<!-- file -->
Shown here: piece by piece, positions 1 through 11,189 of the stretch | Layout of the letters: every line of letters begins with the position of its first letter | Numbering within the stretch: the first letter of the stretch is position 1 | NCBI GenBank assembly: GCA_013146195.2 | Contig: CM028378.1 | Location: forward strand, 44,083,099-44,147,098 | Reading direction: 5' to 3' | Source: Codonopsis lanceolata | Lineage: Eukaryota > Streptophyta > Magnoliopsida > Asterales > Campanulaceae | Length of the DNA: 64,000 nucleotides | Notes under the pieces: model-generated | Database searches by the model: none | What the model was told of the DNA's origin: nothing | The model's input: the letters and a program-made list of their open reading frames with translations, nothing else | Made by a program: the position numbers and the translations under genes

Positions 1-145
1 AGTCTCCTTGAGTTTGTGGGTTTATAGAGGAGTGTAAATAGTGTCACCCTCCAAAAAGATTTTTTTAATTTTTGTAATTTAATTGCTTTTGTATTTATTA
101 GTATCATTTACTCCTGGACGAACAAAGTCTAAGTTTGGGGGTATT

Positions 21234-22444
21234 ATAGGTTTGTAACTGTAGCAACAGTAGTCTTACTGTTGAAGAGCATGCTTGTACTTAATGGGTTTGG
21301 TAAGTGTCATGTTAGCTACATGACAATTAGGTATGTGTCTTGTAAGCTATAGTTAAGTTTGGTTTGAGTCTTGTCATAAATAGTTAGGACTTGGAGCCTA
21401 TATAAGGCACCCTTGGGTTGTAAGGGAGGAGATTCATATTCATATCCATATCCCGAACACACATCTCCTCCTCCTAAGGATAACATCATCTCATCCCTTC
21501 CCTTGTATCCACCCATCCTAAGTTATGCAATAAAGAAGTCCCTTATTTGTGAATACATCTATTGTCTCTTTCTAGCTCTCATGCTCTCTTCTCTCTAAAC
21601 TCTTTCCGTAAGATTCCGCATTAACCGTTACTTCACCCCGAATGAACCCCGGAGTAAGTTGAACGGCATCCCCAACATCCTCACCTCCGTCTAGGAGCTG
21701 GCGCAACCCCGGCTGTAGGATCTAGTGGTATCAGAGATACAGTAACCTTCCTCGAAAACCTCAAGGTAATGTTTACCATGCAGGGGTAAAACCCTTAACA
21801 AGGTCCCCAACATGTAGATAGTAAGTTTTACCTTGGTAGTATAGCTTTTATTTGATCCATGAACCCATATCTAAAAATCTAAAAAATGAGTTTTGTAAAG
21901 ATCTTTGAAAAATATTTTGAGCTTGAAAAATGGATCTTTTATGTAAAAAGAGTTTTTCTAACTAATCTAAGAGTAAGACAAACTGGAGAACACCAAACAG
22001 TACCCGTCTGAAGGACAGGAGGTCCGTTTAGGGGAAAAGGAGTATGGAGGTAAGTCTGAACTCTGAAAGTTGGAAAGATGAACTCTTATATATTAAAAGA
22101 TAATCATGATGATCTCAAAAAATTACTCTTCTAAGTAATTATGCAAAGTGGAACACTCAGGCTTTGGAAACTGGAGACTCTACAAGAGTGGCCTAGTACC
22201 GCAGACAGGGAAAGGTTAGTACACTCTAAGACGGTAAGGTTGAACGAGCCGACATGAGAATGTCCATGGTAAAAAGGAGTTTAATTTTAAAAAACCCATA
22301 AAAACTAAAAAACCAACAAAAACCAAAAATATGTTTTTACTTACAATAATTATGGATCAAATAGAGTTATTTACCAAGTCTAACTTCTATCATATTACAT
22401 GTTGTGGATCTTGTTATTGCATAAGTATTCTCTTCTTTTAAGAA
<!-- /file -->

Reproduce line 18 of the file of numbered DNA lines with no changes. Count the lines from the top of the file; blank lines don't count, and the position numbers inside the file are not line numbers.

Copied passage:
22401 GTTGTGGATCTTGTTATTGCATAAGTATTCTCTTCTTTTAAGAA